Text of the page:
Timing for power of at­tor­ney

Money Magazine Australia - - THIS MONTH -

An en­dur­ing power of at­tor­ney (EPOA) is some­thing we should all con­sider, but know­ing when to make one is equally as im­por­tant. It is there­fore es­sen­tial to con­sider the timing.

Your at­tor­ney’s power con­tin­ues af­ter you have lost the men­tal ca­pac­ity to make de­ci­sions about your fi­nan­cial af­fairs. The EPOA will need to be ex­plained to you by a “pre­scribed wit­ness”, such as a so­lic­i­tor or even, if you’re overseas, a le­gal prac­ti­tioner qual­i­fied in a coun­try other than Aus­tralia. Ac­cord­ingly, a valid EPOA should be done be­fore you are ever at risk of be­ing deemed not to have ca­pac­ity to deal with your fi­nances. It is rec­om­mended that an EPOA is made as part of your broader es­tate plan­ning and prob­a­bly years be­fore you ever in­tend it to take ef­fect.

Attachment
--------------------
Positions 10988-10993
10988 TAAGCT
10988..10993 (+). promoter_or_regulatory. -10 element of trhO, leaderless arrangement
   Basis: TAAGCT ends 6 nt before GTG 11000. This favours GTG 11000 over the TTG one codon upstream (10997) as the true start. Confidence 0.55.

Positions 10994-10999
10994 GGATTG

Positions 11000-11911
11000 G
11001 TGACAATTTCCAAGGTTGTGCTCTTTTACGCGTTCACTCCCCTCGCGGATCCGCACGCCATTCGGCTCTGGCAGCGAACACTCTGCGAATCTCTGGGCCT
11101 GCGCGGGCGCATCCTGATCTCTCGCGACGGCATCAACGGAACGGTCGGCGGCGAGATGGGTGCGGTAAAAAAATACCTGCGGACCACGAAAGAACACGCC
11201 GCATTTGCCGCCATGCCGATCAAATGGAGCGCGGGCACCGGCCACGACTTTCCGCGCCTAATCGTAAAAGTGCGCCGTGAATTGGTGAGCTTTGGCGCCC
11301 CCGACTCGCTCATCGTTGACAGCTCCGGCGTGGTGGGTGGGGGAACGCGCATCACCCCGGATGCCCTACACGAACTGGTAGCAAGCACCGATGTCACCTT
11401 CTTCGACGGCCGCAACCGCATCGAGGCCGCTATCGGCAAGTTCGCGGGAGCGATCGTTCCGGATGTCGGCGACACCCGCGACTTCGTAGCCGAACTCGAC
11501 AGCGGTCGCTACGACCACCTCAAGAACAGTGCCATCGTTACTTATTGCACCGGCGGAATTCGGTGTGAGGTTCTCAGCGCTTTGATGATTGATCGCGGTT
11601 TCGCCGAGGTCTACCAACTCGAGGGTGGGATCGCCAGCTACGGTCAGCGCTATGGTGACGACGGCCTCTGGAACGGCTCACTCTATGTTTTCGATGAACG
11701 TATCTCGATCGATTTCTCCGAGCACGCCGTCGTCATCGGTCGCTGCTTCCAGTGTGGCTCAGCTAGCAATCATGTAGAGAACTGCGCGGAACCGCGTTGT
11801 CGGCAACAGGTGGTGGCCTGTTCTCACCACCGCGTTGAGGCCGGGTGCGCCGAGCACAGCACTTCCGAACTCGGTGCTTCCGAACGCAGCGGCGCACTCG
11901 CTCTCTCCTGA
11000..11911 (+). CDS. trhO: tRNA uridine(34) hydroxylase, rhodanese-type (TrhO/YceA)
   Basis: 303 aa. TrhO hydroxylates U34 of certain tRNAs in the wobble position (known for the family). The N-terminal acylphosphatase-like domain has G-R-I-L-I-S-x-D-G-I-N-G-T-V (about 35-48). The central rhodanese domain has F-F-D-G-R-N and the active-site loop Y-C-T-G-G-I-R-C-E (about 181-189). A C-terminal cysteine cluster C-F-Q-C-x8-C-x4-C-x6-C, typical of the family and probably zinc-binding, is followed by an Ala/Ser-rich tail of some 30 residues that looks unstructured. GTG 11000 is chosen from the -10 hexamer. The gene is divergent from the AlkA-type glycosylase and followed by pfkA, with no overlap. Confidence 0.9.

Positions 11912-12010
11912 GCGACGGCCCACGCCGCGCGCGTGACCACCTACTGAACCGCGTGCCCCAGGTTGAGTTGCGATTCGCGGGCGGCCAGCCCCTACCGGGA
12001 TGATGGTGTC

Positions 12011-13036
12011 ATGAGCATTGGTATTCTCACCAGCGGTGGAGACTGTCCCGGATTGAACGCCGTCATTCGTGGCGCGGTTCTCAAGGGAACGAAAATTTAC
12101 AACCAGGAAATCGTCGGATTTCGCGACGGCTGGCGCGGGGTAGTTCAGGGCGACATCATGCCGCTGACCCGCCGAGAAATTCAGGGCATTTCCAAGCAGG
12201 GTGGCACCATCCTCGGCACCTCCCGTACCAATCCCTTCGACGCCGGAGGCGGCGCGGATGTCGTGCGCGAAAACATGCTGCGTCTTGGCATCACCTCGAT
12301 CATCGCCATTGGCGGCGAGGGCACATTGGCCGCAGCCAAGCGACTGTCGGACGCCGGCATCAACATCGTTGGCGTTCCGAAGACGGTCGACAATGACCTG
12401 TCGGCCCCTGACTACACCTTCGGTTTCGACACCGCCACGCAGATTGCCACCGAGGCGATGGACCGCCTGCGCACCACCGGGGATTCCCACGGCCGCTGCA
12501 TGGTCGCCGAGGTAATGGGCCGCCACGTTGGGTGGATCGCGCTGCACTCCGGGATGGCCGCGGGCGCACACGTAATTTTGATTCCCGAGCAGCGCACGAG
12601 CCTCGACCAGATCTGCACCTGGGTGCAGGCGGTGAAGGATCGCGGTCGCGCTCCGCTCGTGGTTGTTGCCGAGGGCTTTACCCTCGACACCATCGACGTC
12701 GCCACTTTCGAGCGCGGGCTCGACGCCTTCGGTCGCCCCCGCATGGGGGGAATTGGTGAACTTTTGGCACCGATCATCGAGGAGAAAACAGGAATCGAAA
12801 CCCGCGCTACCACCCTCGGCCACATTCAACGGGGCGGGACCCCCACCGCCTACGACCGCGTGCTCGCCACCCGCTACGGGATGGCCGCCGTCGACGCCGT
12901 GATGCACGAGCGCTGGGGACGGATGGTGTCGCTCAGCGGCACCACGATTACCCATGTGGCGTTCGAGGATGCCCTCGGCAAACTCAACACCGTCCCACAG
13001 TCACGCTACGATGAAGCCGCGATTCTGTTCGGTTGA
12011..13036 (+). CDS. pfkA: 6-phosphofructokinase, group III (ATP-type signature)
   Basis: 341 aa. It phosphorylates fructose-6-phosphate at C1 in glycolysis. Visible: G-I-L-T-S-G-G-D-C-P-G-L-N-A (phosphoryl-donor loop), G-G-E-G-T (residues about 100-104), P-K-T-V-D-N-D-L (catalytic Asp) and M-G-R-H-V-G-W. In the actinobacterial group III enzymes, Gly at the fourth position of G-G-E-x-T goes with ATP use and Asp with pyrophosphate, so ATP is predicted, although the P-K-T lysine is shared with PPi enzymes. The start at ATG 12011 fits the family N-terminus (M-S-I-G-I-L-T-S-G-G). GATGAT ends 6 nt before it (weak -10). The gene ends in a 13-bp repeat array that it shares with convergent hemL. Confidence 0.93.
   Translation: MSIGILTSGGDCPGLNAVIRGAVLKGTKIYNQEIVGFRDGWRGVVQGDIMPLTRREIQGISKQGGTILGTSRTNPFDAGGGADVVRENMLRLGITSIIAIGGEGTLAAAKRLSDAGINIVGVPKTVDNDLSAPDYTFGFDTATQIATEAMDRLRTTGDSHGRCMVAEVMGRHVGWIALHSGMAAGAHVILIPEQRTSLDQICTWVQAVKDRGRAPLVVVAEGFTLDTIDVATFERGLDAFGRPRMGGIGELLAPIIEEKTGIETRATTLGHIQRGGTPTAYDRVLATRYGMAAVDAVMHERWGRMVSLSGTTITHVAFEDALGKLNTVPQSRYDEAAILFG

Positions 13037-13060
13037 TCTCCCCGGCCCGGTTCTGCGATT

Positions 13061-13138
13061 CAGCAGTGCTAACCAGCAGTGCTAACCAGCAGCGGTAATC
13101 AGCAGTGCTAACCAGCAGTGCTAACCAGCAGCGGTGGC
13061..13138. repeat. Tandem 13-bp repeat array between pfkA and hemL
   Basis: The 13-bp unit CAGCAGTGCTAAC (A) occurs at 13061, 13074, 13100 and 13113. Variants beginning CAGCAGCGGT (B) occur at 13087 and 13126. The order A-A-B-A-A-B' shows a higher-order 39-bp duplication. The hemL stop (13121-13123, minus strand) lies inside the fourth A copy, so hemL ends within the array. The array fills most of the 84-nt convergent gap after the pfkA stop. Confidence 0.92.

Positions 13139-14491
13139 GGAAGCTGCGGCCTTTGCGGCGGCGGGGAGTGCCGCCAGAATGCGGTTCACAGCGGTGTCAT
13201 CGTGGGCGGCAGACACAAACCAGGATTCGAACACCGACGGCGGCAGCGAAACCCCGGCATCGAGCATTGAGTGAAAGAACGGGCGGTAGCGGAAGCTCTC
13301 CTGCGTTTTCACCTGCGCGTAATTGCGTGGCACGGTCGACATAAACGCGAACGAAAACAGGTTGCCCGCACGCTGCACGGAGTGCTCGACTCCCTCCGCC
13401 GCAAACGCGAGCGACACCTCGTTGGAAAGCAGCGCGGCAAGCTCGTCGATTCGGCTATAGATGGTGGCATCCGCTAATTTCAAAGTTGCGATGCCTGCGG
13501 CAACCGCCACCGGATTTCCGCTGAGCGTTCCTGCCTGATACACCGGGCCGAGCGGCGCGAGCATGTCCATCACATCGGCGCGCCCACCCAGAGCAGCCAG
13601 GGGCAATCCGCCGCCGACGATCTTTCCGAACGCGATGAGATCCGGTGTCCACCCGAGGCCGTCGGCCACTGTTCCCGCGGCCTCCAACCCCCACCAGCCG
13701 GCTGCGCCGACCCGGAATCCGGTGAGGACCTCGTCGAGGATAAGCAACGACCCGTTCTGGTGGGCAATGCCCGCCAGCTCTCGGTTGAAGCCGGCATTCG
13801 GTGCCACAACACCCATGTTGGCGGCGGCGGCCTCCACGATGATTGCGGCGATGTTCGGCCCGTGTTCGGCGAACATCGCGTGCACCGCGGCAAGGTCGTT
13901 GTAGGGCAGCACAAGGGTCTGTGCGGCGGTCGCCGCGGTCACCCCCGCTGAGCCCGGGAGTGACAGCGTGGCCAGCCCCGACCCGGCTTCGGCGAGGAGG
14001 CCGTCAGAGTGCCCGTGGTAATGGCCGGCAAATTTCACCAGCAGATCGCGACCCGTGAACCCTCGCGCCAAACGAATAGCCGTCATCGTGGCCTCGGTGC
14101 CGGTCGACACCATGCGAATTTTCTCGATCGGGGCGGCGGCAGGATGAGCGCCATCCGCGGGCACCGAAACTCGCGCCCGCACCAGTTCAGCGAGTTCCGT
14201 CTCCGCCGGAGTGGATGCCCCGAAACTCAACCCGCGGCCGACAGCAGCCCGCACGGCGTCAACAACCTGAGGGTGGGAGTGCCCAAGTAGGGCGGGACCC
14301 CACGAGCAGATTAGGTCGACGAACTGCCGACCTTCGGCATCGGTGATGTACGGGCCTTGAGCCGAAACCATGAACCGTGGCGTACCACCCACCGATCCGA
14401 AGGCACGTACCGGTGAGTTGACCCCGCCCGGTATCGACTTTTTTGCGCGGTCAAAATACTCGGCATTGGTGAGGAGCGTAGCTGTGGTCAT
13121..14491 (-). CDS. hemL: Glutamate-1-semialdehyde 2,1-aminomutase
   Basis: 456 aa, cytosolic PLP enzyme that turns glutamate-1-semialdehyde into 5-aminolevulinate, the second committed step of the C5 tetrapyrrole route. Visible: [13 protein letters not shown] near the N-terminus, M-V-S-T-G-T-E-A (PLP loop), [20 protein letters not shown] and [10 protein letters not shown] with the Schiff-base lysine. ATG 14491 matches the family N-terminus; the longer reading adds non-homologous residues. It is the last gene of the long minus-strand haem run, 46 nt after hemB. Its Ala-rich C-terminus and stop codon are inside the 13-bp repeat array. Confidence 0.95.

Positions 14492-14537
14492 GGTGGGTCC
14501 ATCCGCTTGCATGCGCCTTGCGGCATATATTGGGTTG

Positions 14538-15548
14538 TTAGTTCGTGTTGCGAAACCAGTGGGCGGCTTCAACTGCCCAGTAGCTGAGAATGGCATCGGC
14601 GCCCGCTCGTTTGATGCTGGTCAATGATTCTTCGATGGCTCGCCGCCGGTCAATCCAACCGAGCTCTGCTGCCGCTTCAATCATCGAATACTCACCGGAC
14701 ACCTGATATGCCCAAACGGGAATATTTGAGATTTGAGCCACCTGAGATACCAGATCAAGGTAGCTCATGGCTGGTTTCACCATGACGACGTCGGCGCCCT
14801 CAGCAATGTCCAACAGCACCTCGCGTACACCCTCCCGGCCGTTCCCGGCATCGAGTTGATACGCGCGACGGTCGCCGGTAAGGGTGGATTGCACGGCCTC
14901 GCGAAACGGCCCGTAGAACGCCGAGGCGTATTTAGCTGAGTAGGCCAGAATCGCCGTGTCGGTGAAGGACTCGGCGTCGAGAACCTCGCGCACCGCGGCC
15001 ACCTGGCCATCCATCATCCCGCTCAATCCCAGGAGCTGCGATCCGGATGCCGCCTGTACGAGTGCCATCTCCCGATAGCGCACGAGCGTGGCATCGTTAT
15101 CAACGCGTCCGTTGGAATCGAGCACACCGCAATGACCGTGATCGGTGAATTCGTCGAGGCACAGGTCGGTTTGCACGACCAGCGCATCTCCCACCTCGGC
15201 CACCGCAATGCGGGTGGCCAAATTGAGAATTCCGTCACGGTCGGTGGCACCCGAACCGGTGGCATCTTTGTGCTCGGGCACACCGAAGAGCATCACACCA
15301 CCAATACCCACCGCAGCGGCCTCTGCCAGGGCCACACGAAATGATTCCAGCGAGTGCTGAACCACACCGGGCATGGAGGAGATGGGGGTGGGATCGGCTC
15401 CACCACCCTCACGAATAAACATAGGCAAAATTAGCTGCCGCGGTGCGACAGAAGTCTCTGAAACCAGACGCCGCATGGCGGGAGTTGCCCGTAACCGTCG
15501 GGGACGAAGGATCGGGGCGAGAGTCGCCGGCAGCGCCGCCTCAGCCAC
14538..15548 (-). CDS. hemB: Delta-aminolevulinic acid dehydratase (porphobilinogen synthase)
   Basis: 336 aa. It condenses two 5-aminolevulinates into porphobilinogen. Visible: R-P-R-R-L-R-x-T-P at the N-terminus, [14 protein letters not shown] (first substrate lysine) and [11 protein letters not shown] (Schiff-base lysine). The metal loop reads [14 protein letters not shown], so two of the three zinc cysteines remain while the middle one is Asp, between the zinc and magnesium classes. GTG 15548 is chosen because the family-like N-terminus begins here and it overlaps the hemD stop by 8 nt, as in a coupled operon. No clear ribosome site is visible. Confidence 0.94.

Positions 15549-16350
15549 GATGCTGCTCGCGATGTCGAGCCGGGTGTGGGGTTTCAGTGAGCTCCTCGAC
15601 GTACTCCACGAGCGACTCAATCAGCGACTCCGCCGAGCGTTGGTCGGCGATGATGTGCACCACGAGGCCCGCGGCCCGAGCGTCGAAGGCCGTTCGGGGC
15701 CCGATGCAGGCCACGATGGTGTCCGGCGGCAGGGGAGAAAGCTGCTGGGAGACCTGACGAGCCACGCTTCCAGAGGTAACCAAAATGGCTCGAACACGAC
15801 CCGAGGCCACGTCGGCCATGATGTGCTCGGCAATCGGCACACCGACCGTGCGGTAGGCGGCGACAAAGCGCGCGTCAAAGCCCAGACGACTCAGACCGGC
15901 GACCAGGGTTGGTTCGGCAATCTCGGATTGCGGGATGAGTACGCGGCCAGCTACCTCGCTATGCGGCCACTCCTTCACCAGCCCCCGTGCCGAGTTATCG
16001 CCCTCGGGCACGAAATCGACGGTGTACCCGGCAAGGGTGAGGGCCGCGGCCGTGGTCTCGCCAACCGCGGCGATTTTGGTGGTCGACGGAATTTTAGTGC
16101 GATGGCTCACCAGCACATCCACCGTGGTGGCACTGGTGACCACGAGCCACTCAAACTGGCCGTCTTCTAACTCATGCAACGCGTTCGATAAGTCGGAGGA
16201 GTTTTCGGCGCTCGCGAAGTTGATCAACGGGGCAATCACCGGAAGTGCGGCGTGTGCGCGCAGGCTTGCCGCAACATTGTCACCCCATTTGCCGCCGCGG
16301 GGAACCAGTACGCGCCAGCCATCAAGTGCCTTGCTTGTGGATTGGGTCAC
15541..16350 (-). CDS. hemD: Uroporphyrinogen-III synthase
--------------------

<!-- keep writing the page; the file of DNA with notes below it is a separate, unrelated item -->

Who­ever you choose as your at­tor­ney must be aware of their re­spon­si­bil­ity to act in your best in­ter­ests. There­fore, you need to en­sure it is some­one you trust and who is ca­pa­ble of deal­ing with your fi­nan­cial ar­range­ments, no mat­ter how com­plex.

Peter Townsend, prin­ci­pal, Townsends Busi­ness & Cor­po­rate Lawyers

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